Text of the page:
FARMINGTON — A team from state universities in Farmington and Presque Isle, and Sodexo, a food service provider, has won a $250,000 New England Food Vision Prize Award to develop, with partners, a vegetable freezing facility in the state, according to a release. The team is one of six winners in New England.

The money will go toward increasing the amount of locally sourced food on campus menus, according to a release. It is an effort to create a sustainable food solution.

The 2019 awards are given by the Henry P. Kendall Foundation, which invites food service leaders from the region’s 200 college and university campuses to apply for the prize. The foundation is a New England philanthropic enterprise that is part of a strong and rapidly expanding network aiming to create a resilient and healthy New England food system. The winning projects are listed at kendall.org/prize.

The $250,000 prizes to each the six teams represent 16 campuses and will support innovative ideas among New England colleges and universities designed to improve the health, sustainability, and vitality of the region’s food system by increasing the amount of regionally produced food on campus menus, according to the foundation’s website.

“We are immensely proud of being selected as co-recipients of the 2019 Food Vision Prize by the Henry P. Kendall Foundation,”  UMF President Edward Serna and UMPI President Raymond J. Rice said in a joint statement. “This initiative brings our universities and our strategic partners to the table for a vital, common purpose, to increase access to sustainable, locally produced food year-round, and in doing so, improve the quality of life for Maine citizens.”

The university team, led by Sodexo and in partnership with the Good Shepherd Food Bank and Maine-based food producer Jasper Wyman & Son Wyman, will endeavor to develop a vegetable freezing facility in Maine, which represents a first-in-the-area opportunity to meet the demand for locally processed product at a price the local market can afford. The facility will sell products into the institutional market and provide product through hunger relief channels, capitalizing on the food bank’s network as well as distribution routes to the kindergarten through grade 12 market.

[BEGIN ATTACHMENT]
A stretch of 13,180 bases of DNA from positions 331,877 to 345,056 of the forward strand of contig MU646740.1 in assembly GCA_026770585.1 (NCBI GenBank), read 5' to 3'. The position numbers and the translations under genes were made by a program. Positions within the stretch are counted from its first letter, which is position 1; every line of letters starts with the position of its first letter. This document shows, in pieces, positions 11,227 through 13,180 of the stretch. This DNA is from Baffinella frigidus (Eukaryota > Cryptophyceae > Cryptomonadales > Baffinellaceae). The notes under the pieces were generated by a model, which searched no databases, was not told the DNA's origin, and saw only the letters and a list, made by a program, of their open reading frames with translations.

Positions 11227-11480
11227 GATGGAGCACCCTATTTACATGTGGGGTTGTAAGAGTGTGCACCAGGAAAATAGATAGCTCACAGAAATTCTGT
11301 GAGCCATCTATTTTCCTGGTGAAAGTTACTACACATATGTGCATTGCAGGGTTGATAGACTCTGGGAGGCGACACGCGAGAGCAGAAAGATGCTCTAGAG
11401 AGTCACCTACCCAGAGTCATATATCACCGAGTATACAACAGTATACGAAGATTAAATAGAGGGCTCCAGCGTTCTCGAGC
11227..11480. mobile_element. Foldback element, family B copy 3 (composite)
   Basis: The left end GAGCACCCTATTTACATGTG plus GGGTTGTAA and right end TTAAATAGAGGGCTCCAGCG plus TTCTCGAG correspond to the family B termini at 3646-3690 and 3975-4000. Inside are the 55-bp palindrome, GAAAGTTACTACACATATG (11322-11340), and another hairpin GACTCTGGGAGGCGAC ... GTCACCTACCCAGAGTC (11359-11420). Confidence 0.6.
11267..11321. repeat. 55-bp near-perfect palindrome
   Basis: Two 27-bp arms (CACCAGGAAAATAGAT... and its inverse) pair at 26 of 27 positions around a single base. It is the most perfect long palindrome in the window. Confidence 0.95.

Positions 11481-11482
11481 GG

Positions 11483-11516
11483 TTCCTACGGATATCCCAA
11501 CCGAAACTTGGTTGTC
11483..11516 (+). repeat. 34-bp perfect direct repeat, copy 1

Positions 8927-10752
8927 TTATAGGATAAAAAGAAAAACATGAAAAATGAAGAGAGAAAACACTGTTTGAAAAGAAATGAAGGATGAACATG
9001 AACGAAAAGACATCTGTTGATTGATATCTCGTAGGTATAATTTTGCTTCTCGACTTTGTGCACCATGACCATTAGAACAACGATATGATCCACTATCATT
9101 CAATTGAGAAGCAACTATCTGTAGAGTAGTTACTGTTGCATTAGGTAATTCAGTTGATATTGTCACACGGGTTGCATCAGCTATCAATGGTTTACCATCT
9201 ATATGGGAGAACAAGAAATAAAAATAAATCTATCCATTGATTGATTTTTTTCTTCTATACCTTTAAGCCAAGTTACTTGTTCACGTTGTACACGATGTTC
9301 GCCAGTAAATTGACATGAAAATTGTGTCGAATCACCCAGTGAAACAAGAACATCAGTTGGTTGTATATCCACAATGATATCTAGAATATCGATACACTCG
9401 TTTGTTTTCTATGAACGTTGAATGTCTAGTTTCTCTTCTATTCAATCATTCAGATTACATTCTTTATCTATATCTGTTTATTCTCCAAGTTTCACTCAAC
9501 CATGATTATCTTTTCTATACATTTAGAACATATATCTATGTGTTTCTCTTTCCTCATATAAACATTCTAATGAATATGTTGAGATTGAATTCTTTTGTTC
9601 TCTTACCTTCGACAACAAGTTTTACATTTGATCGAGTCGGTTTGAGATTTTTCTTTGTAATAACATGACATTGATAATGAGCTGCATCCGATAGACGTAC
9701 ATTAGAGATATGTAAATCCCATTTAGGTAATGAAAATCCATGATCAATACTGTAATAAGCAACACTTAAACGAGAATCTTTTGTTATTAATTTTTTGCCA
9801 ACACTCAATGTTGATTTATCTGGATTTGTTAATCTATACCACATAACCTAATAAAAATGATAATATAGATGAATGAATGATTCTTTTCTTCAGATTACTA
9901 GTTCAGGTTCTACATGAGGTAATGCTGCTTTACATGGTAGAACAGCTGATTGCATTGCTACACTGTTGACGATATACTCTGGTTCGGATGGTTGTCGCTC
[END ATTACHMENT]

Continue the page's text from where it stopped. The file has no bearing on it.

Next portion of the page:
“We are excited by the possibilities and the opportunity to expand access to Maine-grown products throughout the year,” Kristen Miale, president of Good Shepherd Food Bank, said in the news release.

The New England Food Vision Prize is designed to accelerate progress toward the, a bold vision that calls for “our region” to produce at least 50% of our food by 2060, while supporting healthy food for all, sustainable farming and fishing, and thriving communities, according to a UMF news release. The prize is designed to support ideas that result in higher procurement of regional food by institutions, more regional food on campus menus, and increased demand for regional food by students while on campus and beyond the campus as alumnae.

“Sodexo is committed to partnering with our clients to identify and create sustainable food solutions that will benefit our customers and communities in which we serve,” according to Phil Harty, senior vice president, Sodexo Universities North America. “We are excited to partner with UMF, UMPI, Good Shepherd Food Bank and Wyman’s in seeking to provide fresh vegetables year-round,” Harty said in the release.

Ideas for the prize were required to be collaborative, meaning winning ideas had to represent two or more campuses working together. Ideas also had to be replicable and sustainable, applicable outside of the specific contextual factors of one campus or one period of time. Applicants also had to demonstrate how they would measure impact, and include elements of movement-building, such as growing demand or knowledge around regionally produced food.

“We are thrilled to have sparked such interest and creative thinking within just two short years,” according Andrew Kendall, executive director of the foundation.

The winning teams and partners are leveraging the purchasing clout in the marketplace together with engaging their students to create the consistent, long-term demand that local farmers, fishers, and ranchers need to sustain and grow their operations.

“We believe that the ideas represented by this year’s winners reflect the kind of ingenuity needed to build a healthier, sustainable food system in New England,” Kendall said in the release.

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